Battery Hazards

As batteries are energy storage devices, they are prone to make many threats to human life and safety. A short circuit is one of the common battery perils. The most important reason for short circuits is overcharging or over discharging. Other causes for cell short circuits include faulty separators, aggregation of lead particles or other metals between both the plates, buckling of the plates and excessive sediments in the bottom of the jar.

Another battery hazard is the generation of gasses. “Battery gassing” is a normal product of charging. Passage of electricity through water dissociates the water into hydrogen and oxygen. These are the gases that emanate from an open cell battery. When hydrogen reaches an intensity of 4% in air, it can be explosive. Therefore, it is essential that the area is well ventilated and there is no chance of open flame.

High-power lithium cells should be maintained with extreme care because a short circuit can lead to internal overheating thereby making an explosion or battery rupture. These lithium cells are more sensitive to physical stress than alkaline batteries and are commonly found in today’s cellular phones. Electrical burns, strains, and sprains are some of the common hazards that arise when servicing, charging, or jumping the common lead-acid battery. Lead-acid batteries can also cause danger when the acid spills out. For these types of batteries, the occurrence of short circuit while replacing can be minimized by disconnecting the earth lead first and replacing them last. One way to reduce battery hazards in a vehicle is to switch off all the vehicle electrical equipment before the charger leads are removed from the vehicle.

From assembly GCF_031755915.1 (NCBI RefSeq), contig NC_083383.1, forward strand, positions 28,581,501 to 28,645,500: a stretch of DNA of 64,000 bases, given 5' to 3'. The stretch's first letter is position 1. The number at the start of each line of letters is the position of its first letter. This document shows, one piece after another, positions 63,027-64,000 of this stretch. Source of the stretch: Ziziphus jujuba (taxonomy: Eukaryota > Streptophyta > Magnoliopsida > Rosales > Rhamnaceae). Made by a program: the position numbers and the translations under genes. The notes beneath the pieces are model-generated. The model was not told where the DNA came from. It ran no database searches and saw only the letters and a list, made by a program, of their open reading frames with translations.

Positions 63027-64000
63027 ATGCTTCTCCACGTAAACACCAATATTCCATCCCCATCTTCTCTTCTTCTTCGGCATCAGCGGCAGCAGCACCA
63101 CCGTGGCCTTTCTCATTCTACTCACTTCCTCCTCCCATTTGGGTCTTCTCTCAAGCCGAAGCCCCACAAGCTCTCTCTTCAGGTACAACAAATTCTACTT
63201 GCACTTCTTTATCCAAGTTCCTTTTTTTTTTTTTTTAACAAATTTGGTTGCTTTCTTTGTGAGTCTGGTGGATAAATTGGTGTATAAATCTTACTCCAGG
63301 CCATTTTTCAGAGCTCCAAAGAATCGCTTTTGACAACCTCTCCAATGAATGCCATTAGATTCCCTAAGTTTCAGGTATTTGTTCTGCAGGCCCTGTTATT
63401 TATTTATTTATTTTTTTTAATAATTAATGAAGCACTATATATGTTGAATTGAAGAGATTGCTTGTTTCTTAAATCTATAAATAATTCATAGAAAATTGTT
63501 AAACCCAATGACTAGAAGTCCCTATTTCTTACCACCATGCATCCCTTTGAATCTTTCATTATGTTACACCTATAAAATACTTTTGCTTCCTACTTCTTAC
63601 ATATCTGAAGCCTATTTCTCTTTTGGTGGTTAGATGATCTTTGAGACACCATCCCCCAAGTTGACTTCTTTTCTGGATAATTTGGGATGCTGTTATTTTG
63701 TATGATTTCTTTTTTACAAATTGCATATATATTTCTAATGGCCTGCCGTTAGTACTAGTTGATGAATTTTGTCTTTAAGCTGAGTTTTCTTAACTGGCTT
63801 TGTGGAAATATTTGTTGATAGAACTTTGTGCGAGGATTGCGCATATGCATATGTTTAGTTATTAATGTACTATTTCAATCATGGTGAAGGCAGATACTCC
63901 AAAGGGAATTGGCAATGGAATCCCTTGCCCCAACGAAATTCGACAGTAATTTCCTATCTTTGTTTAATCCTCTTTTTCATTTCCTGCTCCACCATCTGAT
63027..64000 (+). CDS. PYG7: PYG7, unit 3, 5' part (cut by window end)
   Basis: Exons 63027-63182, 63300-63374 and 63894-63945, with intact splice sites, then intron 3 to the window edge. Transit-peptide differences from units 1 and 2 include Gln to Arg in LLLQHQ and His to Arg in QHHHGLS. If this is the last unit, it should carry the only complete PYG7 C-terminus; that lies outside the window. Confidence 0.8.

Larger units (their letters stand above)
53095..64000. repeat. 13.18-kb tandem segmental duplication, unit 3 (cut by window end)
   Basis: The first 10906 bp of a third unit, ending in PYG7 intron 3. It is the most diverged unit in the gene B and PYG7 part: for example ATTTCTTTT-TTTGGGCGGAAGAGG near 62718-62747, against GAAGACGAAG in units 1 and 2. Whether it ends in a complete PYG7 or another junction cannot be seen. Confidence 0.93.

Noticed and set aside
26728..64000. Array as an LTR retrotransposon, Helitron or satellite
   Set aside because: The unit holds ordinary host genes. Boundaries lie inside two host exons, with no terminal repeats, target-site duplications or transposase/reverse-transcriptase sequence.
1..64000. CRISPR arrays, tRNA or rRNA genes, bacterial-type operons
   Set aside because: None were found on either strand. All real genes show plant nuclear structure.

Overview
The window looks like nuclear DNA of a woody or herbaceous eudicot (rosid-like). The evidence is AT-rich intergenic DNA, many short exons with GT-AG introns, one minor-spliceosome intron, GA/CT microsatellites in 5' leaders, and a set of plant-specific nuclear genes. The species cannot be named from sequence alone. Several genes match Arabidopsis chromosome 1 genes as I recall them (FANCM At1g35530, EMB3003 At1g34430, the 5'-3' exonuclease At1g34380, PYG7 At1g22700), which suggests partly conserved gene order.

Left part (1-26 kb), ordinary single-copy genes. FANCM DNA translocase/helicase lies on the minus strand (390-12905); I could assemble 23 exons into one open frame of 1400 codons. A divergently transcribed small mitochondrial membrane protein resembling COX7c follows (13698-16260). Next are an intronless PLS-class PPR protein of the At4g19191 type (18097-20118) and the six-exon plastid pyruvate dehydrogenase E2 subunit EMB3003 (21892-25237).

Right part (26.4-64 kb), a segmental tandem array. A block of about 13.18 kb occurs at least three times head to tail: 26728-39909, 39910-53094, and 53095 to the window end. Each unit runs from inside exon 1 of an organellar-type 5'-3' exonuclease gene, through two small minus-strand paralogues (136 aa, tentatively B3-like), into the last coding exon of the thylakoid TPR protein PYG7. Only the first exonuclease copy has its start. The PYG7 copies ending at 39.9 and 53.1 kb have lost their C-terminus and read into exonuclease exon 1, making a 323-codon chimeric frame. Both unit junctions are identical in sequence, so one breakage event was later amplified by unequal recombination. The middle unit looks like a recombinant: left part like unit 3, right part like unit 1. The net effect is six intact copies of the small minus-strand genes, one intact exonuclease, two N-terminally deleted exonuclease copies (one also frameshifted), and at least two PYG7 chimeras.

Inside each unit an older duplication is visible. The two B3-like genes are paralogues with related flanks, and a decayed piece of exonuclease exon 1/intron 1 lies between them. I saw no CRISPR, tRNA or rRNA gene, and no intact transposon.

Source by Josh Riverside

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